On-Scene Incident Commander training is required for response beyond the First Responder Awareness Level. The role of the incident commander is to assume control of the incident scene. The incident commander must be someone on-site who is designated and trained to be in charge of the incident.
The required training will vary with the level and complexity of the response. The minimum required training is 24 hours, including at least First Responder Operations Level training. Competency must be demonstrated in implementation of the incident command system, the employer's emergency plan and the local emergency plan. He or she must understand the hazards and risks of working in personal protective equipment and the importance of decontamination.
The OSHA training requirements are a minimum. Based on the nature of your facility and its hazards, additional training could be necessary.
All levels of training require annual refresher training or a demonstration of competency. Drills and other activities can be used to demonstrate competency.
By allowing a HazMat team to respond to nonemergency spills, a facility provides an excellent way to maintain skills that would be needed in an emergency. Whatever you choose to do, you must remember to document the training and competency evaluations.
On-Scene Incident Commander Training includes details about the hazards and risks of working in personal protective equipment.
Risk assessment is used to evaluate the severity and probability of potential incidents. Although many sophisticated risk assessment techniques are available, you do not need to have extensive training or education to apply the principles.
A simple method for risk assessment is to develop a list of potential scenarios and their probability (high, medium, low, improbable) and severity (high, medium, low, minor/none). This will enable you to quickly answer important questions.
A variety of resources are available for conducting more sophisticated risk assessments. They include EPA's Chemical Emergency Preparedness and Prevention Office, www.epa.gov/ceppo, and the National Safety Council's Crossroads Web site, www.crossroads.nsc.org.
What are your worst-case scenarios and how likely are they to occur? What incidents would have the greatest impact to your employees, the community and environment, or your business?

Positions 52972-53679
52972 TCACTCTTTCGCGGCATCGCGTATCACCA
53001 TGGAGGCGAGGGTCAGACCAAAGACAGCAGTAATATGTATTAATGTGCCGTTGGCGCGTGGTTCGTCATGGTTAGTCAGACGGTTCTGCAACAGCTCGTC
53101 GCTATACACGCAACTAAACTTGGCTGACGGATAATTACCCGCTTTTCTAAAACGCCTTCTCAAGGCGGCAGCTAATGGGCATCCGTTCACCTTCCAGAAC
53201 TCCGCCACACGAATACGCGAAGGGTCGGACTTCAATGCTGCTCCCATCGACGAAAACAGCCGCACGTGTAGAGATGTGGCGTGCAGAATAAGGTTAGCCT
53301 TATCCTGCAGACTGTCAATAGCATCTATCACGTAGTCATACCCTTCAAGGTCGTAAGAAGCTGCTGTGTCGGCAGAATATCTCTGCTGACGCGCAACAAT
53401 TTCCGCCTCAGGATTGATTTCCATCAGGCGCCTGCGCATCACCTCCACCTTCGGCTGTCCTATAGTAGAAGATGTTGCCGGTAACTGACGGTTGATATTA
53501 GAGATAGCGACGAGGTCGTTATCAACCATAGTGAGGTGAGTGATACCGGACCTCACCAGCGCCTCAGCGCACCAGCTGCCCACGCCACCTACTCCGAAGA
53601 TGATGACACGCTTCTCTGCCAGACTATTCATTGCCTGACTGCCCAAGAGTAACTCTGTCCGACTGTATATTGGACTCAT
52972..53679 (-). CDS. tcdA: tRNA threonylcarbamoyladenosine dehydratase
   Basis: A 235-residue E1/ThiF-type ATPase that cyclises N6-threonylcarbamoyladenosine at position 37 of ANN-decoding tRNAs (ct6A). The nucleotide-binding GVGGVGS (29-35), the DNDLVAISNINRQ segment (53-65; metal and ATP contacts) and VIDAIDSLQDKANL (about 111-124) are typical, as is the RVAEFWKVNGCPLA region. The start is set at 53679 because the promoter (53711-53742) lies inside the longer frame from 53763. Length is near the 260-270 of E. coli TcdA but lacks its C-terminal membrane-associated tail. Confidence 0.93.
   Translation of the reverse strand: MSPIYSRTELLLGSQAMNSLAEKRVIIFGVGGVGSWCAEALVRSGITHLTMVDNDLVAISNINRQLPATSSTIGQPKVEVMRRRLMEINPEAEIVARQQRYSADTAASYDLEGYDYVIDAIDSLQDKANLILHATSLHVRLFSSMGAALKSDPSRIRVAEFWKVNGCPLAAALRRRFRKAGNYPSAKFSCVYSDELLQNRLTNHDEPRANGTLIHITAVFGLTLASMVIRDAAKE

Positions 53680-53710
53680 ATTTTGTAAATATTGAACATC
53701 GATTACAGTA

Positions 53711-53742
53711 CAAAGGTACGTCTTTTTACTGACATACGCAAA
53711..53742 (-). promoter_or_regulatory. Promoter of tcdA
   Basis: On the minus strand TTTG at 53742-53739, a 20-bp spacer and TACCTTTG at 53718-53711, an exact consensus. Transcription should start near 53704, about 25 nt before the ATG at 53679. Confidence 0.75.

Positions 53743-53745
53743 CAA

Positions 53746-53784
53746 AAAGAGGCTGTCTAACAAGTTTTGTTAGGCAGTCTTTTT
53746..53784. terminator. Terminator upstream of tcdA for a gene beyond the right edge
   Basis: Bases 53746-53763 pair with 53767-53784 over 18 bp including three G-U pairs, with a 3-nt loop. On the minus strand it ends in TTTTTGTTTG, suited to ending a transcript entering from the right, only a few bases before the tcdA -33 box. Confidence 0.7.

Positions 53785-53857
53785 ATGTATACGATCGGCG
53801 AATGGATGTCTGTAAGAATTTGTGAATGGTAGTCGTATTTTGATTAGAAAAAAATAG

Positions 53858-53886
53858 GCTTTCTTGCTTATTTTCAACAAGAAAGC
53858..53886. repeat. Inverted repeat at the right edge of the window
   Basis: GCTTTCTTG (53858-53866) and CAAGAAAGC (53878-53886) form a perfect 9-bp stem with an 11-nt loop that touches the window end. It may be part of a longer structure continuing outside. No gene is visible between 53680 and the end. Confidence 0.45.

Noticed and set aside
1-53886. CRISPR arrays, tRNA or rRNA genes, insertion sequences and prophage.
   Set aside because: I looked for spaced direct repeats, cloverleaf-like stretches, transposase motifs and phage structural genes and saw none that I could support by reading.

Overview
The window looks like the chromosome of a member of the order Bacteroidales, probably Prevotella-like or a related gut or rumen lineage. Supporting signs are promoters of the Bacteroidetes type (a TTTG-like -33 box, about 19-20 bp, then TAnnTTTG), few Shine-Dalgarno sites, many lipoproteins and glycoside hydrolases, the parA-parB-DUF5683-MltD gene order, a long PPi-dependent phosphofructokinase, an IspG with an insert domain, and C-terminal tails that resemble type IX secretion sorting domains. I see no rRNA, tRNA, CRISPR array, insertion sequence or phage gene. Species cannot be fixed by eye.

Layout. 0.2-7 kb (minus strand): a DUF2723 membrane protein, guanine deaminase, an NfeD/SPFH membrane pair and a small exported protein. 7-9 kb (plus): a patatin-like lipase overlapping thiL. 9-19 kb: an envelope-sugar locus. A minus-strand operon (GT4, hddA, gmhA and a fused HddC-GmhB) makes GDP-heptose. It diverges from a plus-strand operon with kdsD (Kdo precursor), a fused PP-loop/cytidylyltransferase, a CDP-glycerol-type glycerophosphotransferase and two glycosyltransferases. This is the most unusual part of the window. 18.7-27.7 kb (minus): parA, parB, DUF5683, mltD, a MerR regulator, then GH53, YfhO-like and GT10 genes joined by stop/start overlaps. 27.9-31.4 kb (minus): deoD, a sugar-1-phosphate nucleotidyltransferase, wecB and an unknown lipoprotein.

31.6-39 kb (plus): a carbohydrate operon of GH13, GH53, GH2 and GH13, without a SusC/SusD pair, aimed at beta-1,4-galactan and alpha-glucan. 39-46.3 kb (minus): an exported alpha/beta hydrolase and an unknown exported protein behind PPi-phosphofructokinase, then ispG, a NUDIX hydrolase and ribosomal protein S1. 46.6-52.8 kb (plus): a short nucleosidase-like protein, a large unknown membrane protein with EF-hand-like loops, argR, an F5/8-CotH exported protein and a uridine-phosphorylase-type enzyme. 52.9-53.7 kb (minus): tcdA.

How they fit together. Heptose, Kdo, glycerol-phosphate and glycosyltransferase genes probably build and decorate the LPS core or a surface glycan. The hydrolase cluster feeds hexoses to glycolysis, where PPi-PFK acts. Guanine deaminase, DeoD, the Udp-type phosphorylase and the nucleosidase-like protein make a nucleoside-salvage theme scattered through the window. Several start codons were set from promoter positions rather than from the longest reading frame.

The risks and costs then can be compared to the costs and benefits of various levels of spill response. Maintaining a well-trained and equipped HazMat team is a considerable investment ," an investment that might be a bargain compared to the potential costs.
A variety of options exist between "everything" and "nothing." Evaluate the availability of outside resources. Are local spill response organizations available? What is their cost vs. the cost of maintaining an internal team? The outside spill team could perform the entire response, or support your internal capabilities.
An internal team could be trained to the First Responder Operations Level, taking only defensive measures to contain the spill. The outside service then could take offensive measures to control and collect the spill. This type of option allows rapid containment, cutting risk and losses, and reduces the amount of internal time and resources that must be used to maintain preparedness.
Satisfying your spill response needs is not about simple answers. It is about asking the right questions.
Burgess is a certified safety professional with Chatham, N.J. -based Emilcott Associates Inc., which specializes in industrial hygiene, health, safety and environmental consulting and training services. He can be reached at email@example.com.